Thursday, December 3, 2009

Covetousness and Poverty

The way we define poverty is inherently sinful.  A Heritage Foundation study recently found the following statistics regarding those under the "poverty" line:
  • Forty-six percent of all poor households actually own their own homes. The average home owned by persons classified as poor by the Census Bureau is a three-bedroom house with one-and-a-half baths, a garage, and a porch or patio.
  • Seventy-six percent of poor households have air conditioning. By contrast, 30 years ago, only 36 percent of the entire U.S. population enjoyed air conditioning.
  • Only 6 percent of poor households are overcrowded. More than two-thirds have more than two rooms per person.
  • The average poor American has more living space than the average individual living in Paris, London, Vienna, Athens, and other cities throughout Europe. (These comparisons are to the average citizens in foreign countries, not to those classified as poor.)
  • Nearly three-quarters of poor households own a car; 30 percent own two or more cars.
  • Ninety-seven percent of poor households have a color television; over half own two or more color televisions.
  • Seventy-eight percent have a VCR or DVD player; 62 percent have cable or satellite TV reception.
  • Seventy-three percent own microwave ovens, more than half have a stereo, and a third have an automatic dishwasher.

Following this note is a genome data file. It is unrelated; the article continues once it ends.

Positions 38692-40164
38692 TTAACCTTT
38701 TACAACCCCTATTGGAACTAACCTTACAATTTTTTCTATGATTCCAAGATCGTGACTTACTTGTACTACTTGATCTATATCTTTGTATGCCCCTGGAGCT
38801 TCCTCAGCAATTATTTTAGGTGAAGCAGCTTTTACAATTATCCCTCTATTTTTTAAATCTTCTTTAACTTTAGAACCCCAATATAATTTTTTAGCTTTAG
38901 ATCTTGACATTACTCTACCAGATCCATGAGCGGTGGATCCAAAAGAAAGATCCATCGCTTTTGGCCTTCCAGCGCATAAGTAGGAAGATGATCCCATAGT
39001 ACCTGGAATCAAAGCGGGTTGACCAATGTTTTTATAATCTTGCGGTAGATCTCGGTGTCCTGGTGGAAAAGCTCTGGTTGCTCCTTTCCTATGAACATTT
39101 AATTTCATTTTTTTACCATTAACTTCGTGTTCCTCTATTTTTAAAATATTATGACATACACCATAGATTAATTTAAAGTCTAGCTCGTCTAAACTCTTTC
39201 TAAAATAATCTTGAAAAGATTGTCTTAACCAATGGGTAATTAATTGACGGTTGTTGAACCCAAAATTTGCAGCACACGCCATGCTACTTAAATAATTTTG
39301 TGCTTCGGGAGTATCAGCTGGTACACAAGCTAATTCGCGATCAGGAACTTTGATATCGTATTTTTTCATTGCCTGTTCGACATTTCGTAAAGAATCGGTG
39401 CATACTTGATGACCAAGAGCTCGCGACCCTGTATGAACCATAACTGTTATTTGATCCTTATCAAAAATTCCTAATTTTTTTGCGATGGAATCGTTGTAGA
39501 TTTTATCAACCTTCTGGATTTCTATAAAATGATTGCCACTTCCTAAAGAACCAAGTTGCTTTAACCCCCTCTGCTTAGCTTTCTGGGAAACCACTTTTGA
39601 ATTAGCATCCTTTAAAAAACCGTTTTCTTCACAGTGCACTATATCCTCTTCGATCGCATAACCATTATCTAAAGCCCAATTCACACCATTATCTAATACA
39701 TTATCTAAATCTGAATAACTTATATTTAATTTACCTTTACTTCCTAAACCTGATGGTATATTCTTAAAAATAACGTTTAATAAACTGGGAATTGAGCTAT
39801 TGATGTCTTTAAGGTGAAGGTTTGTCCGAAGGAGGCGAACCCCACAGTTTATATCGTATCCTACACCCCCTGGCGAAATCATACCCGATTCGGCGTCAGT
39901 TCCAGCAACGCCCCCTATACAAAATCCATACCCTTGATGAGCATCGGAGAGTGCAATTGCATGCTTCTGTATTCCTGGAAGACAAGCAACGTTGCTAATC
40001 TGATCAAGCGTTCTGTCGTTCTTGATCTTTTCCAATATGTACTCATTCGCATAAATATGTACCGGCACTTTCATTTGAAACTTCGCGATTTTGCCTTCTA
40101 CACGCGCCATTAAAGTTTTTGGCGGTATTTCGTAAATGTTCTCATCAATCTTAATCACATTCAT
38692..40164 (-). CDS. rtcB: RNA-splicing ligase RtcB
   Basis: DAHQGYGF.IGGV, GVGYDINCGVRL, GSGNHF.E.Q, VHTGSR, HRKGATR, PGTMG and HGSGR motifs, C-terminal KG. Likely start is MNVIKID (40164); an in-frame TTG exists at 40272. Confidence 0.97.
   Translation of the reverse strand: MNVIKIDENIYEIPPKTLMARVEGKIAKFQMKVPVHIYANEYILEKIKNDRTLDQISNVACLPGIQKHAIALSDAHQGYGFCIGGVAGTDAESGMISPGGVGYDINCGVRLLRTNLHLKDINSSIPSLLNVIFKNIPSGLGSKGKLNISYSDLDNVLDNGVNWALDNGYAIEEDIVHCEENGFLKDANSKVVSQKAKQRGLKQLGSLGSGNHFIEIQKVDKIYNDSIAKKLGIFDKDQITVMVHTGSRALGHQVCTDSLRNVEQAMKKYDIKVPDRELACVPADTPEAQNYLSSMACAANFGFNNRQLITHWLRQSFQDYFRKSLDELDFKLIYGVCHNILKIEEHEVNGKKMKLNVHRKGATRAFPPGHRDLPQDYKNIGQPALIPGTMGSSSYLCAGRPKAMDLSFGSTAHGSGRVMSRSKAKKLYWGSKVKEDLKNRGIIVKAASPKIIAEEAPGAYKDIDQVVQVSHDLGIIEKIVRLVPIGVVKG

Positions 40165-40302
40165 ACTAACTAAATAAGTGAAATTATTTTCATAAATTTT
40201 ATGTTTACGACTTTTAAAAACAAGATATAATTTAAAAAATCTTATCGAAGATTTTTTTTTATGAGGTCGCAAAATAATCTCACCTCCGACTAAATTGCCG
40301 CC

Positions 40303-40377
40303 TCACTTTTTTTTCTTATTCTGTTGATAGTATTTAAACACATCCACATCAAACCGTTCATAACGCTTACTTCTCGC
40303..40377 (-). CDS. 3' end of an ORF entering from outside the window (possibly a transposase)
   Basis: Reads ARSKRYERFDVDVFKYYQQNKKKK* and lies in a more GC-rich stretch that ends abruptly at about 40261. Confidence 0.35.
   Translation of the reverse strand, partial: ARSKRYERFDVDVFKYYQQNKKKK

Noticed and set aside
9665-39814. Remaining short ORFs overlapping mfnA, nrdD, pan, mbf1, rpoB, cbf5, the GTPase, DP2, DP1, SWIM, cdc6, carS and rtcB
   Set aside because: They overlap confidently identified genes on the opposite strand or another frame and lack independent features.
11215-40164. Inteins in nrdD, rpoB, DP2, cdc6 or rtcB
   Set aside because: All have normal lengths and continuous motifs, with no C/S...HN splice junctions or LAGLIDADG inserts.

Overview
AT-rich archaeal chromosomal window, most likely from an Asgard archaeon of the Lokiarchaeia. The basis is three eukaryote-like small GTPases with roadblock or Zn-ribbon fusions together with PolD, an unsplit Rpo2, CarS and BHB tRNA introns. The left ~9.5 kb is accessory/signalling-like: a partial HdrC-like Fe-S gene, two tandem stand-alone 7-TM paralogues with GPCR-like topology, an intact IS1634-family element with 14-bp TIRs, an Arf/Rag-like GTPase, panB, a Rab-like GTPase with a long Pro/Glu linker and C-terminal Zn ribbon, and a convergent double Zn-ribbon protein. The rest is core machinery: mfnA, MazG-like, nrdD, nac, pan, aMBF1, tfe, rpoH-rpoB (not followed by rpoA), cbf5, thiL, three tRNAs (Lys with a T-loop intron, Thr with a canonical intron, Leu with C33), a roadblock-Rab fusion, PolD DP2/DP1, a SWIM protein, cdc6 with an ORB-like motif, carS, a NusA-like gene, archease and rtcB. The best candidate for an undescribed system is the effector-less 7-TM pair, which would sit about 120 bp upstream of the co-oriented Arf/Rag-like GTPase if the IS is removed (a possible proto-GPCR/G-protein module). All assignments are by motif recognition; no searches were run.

This cannot be considered poverty.  Poverty is an lack of things that you need.  People who have cable television do not really need anything.  America is a nation in which poor people suffer higher obesity than rich people.  WHAT?  This is the most unique "problem" in human history.  A nation so wildly wealthy that our poor people are fat.  And yet we continually cry for more aid to the poor.

No doubt there are some real poor people in America.  Poverty has many sources.  People are taken advantage of.  People don't plan well for their future.  People are lazy.  People are mentally ill.  People just suffer through a tough time in their lives. But our definition of poverty relies on a sinful desire of humanity; covetousness.  Our very definition is covetous.  We do not ask how much a man needs to survive.  This would be a good question to ask regarding poverty.  We ask, how much does our neighbor have?  What percentage of the average income will it take to declare someone poor?  How can one use random, shifting, determinations to determine poverty?  The "definition" of poverty is determined in money rather than in food, shelter, and clothing.  This cannot be a Biblical definition.  Further, the definition goes up every year.  How can poverty change?

Let's worry about some real poverty abroad, and export the greatest destroyer of poverty in human history, capitalism.  And let's get closer to capitalism at home.  An increasingly centrally planned economy will destroy the very thing that makes our poor people fat.


  1. Hmm, now I never thought my family was wealthy, but being considered below the poverty line for having more than 2 cars and cable, I'd hate to see what their definition for homeless is hahaha. But yes, I totally agree, great article...this is just another indicator of how completely materialistic and immoral our society is and has become.

  2. Here's a statistic I like. The major health problems of the poor are almost all related to obesity.